“Unless otherwise expressly provided in the Constitution” means matters that are provided within article 59 (1) of the Constitution always will apply over the HOPR decisions cases save in cases where other provisions of the Constitution are either silent or contain no express contrary indication/rule with regard to matters provided in article 59 (1) of the Constitution.

Accordingly, the model of the members present and voting system is equally applicable under article 93(2) (a) of the Constitution since it does not explicitly provide any exception to the notion of multiplicand in it. So, the concept that is indicated within article 59 (1) of the Constitution will apply in article 93 of the FDRE Constitution.

Due to this, the voting rule, under article 93 of the FDRE Constitution, is a two-thirds majority vote of the members present and voting in the meeting of the House. It means a two-thirds majority vote is calculated with reference to the members (of the House) present and voting.

In addition, article 58 (1) of the Constitution and quorum provisions of the HOPR Regulation substantiate this line of argument. Since article 58 (1) of the Constitution does not envisaged any exception, it is relevant under article 93 of the Constitution either.

The presence of more than half of the members of the House is enough to constitute a quorum in all cases. When we read together article 93 and 58 of the Constitution, it becomes clearer that the vote that should be considered is the one which is cast by the presented members of the House in the meeting.

If the required quorum is not complete, the House gathering will not commence, but rather will be postponed to some other day (article 47(2) of the HOPR Regulation No 3/2006). The meeting will only commence where the needed quorum is not complete (article 22(4) of the HOPR Regulation No 3/2006). This certainly tell us that a two-thirds majority vote, under article 93(2) (a) of the FDRE Constitution, is measured with reference to the members present and voting in the meeting of the HOPR.

Moreover, article 45(4) (b) of the HOPR Regulation No 3/2006 stipulated that a two-thirds majority vote is required to approve the SOE decree. But it does not answer the question that two-thirds majority vote of what. However, the HOPR Regulation No 2/2005, in article 35, stipulates, in its article 35, a two-thirds majority vote of the members present and voting is required to endorse the SOE decree or declaration.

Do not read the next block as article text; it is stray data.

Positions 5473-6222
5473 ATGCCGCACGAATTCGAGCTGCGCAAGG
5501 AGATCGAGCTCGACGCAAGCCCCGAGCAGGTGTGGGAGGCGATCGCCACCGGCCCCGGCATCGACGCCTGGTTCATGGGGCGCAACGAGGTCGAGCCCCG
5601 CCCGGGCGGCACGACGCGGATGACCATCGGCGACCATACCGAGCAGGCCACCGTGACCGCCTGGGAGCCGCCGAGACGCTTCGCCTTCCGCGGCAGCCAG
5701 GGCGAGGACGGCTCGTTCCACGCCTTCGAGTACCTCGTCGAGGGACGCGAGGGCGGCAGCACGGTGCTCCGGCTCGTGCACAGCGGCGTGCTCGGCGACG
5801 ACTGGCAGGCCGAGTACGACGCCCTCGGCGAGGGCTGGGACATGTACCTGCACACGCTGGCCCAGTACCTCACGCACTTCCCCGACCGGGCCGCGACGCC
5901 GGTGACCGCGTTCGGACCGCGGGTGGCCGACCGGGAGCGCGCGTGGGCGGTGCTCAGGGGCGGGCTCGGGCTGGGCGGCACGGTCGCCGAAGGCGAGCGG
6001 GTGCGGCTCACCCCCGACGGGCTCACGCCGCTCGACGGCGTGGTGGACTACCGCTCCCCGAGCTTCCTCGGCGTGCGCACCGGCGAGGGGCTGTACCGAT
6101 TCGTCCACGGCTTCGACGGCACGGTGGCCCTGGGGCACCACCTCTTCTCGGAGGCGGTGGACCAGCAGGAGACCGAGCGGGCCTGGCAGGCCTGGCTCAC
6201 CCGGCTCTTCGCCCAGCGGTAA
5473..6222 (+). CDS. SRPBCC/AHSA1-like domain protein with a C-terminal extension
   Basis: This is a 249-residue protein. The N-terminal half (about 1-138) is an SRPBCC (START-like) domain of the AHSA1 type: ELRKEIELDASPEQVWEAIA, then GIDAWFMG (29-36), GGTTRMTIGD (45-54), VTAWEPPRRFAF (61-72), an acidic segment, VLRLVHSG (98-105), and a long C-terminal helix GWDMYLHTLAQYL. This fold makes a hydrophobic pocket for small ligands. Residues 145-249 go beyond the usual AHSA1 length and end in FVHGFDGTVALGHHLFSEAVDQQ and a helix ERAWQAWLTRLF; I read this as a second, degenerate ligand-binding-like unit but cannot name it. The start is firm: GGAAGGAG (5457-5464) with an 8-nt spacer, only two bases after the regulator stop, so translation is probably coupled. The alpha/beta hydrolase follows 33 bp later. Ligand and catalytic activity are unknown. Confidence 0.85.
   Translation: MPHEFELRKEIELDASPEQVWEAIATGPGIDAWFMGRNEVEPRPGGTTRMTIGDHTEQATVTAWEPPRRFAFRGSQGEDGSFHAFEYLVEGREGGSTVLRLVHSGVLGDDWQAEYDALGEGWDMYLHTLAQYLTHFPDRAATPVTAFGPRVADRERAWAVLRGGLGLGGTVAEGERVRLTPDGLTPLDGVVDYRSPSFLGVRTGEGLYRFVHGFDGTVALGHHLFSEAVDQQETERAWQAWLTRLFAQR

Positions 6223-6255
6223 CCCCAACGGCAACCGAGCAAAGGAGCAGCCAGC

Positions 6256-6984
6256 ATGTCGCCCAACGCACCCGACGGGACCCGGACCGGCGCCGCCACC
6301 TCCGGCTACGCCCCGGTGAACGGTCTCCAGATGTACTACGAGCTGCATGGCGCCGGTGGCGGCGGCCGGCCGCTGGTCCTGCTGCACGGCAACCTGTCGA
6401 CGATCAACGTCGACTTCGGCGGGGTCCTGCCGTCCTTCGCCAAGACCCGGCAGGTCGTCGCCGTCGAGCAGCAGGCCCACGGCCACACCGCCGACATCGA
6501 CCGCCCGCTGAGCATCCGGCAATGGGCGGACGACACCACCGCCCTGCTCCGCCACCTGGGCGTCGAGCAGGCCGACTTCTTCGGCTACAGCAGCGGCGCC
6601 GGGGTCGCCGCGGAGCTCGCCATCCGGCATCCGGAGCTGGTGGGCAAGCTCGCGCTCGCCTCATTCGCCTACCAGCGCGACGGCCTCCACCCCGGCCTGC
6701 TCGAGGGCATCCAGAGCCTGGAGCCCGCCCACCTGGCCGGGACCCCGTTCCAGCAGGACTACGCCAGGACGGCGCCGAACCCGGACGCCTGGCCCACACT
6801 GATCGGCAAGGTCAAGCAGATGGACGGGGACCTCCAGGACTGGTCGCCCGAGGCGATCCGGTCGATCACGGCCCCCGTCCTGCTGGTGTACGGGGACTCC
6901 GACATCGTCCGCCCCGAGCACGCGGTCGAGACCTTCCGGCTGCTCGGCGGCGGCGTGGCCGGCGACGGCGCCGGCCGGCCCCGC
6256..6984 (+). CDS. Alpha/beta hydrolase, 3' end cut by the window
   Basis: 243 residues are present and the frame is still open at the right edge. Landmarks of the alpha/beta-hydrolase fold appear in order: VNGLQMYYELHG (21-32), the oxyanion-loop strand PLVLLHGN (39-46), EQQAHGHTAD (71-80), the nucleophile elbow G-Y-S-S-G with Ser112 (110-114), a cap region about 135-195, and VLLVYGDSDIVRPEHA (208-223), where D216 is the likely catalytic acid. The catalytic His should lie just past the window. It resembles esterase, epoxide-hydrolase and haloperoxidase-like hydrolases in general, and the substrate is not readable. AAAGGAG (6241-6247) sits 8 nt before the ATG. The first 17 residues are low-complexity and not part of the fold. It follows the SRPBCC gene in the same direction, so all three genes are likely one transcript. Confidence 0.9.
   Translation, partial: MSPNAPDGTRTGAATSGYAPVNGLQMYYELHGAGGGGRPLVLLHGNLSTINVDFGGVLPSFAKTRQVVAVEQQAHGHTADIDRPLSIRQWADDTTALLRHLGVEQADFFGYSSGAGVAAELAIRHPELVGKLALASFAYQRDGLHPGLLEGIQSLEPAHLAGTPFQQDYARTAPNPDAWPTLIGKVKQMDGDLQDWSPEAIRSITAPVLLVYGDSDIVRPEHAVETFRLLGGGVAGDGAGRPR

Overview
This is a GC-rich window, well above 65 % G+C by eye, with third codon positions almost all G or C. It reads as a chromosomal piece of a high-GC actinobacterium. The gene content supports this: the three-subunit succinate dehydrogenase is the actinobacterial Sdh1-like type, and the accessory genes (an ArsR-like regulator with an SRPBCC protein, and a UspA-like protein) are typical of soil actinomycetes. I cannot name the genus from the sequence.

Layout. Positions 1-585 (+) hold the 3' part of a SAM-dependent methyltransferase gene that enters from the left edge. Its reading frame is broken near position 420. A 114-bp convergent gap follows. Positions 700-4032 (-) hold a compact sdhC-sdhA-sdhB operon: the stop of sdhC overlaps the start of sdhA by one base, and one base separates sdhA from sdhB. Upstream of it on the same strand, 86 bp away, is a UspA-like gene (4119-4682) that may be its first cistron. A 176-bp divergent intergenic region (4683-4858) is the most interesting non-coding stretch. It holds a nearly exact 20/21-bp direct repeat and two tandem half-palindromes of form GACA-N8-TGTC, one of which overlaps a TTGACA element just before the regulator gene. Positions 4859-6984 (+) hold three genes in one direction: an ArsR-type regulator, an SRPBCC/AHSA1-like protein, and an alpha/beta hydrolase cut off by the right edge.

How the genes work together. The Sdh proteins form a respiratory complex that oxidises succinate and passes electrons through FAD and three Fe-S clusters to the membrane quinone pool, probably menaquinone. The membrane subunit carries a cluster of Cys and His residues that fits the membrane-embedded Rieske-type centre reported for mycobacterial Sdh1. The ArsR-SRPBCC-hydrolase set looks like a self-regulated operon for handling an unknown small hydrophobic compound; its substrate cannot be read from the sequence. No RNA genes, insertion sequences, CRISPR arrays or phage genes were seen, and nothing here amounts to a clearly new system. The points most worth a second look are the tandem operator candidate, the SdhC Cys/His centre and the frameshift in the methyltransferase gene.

Since this is not in contradiction with article 45(4) (b) of the HOPR Regulation No 3/2006, still it is applicable in this regard. When we read article 45(4) (b) of the HOPR Regulation No 3/2006 and article 35 of the HOPR Regulation No 2/2005, we can comprehend that the voting rule is a two-thirds majority vote of the members present and voting, but nothing else.

In Ethiopia, the votes of a two-thirds majority vote of those present and voting is necessary to approve a SOE decree, but not the votes of a two-thirds majority vote of all elected members of the House. But the speaker of the House calculated a two-thirds majority vote, under article 93(2) (a) of the FDRE Constitution, is calculated with reference to the whole active members even if around 98 members  was not  absent from the meeting.

In view of the fact that the voting rule is a two-thirds majority vote of the members present and voting in the meeting of the House, the necessary number of votes flux depending on the number of members in attendance and votes. It doesn’t require fixed number of votes in all cases. What is a 2/3 majority vote is at all times depends upon the number of parliamentarians present in the assembly.

The number of members’ that was present and cast votes last Friday session of the House to approve the State of Emergency was 490. A two-thirds majority vote of 490 members is 327 votes.

The SOE decree required only 327 votes to pass based on the number of votes cast out of those present and voting. Since 395 members out of 490 voted in favor of the State of emergency decree, it is legally approved by a two-thirds majority vote of the members present and voting in the House meeting.

Note that a vote of 395 is above the threshold needed when a two-thirds majority vote rule applied to the number of parliamentarians present and cast votes, rather than the number of the whole elected members of the House. Whether the number of parliamentarians voted in favor of the State of emergency decree was 346 or 395, it doesn’t make any difference in effect.

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Guest Author